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> I think it's possible that the Max will never fly again.

Call me cynical, but I believe this is not possible. It may be upgraded, rebranded, recertified, and they may retrain everyone who may come anywhere near its cockpit, but they can't just drop the plane for three reasons:

1. They already sold too many. Those customers will want a refund, and will have a major loss of faith into Boeing. Unless there is a replacement plane to give but ...

2. They don't have any replacement. They don't have anything to put in that slot. And it's already a plane they had to rush because a) it's the main seller, and b) the competition (A320 Neo) is a very good plane in that slot.

3. Like said above, it's the major seller. It has how many thousands of orders and how many years of wait to get your planes already ? And nobody cancelled to move to airbus because they're just as backlogged. So neither Boeing, nor the airlines, nor the US government want it / can afford for it to disappear, they want it fixed, anyway possible.

Don't get me wrong, I believe in a perfect world it should be grouded forever and be remembered as a huge warning lesson, but this will never happen.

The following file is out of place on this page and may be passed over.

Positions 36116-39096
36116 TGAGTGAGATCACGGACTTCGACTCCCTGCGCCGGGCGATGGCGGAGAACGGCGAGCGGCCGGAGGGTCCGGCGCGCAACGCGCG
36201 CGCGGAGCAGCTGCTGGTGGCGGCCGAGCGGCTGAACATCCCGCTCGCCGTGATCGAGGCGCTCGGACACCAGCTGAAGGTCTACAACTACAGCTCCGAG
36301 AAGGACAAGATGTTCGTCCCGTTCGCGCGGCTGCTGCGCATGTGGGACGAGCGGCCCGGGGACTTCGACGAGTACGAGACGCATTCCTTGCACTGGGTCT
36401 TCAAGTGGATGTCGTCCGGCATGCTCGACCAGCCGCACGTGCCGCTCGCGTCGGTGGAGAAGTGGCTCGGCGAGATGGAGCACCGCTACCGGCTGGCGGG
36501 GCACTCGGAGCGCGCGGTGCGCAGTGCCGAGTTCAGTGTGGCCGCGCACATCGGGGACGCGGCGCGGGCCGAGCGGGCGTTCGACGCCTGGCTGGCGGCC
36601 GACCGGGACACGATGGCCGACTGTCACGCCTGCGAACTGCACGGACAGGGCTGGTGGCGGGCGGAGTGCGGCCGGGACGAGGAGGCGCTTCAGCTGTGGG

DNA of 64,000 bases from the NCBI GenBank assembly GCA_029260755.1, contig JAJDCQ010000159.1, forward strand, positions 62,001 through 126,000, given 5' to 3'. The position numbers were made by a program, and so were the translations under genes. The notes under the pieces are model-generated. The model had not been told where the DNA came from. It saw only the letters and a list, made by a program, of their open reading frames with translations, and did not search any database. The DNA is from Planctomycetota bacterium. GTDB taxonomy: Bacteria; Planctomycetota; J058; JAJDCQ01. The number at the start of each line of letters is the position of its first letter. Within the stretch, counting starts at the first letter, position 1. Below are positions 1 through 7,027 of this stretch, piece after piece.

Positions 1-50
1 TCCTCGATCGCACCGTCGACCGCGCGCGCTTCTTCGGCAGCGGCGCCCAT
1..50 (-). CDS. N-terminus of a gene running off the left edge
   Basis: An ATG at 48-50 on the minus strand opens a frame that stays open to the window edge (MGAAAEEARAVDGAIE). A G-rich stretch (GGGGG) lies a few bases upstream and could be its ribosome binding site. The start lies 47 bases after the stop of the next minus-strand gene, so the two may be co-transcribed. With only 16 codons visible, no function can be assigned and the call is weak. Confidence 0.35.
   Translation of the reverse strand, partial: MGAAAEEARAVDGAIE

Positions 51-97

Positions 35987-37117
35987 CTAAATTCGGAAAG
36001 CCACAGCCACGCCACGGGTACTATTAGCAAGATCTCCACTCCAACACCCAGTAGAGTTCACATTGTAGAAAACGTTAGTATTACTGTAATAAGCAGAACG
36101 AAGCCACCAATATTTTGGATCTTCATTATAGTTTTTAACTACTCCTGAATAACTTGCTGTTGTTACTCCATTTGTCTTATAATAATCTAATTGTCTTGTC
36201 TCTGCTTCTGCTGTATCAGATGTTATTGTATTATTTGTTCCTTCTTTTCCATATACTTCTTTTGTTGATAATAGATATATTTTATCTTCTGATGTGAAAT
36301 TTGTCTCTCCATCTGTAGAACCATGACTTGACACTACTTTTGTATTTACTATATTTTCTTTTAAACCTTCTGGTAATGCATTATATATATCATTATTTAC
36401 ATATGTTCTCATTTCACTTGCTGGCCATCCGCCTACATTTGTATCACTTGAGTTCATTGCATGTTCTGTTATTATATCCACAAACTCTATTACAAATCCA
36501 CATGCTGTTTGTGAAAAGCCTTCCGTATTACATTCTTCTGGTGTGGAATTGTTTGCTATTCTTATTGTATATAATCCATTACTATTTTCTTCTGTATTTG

The real question is, why aren't Airbus and Boeing massively increasing their production capacity for those lines ? Feels like they've been been backlogged since forever, and it's only getting worse. I get that you can't create a new set of factory and their trained workers overnight, but we're talking decade here.




Alot of these problems seem to ultimately trace back to overconsolidation of these manufacturers. The possibility that passengers will be subjected to unsafe aircraft because Boeing is too big to fail is unacceptable. If they are unable to move fast enough to cope with the changing market, pethaps they should be split up.

Ultimately we may be moving toward a taxpayer bailout of Boeing. Instead of doing that why not take that money any fund grants to help rediversify the market?


They are only "too big to fail" because the safety standards for airline travel are so high especially considering their market size. Compare it to driving: the global airline market in 2019 is expected to be 856 billion USD [0] while the US new car sale market alone was 956 billion USD in 2019 [1] which does not include other markets, the energy to power cars, nor the labor costs for driving so the car industry is way bigger. This table [2] says airlines are 62 times safer per km traveled.

I don't see how you could have a competitive market like cars when the safety standards are an order of magnitude higher than driving and yet probably an order of magnitude smaller in size.

[0]: https://www.statista.com/statistics/278372/revenue-of-commer...

[1]: https://www.ibisworld.com/industry-trends/market-research-re...

[2]: https://en.wikipedia.org/wiki/Aviation_safety#Transport_comp...


Deaths per kilometer is not a good metric when comparing safety between methods of transportation. You'd rather look at deaths per journey, and suddenly car travel looks very safe.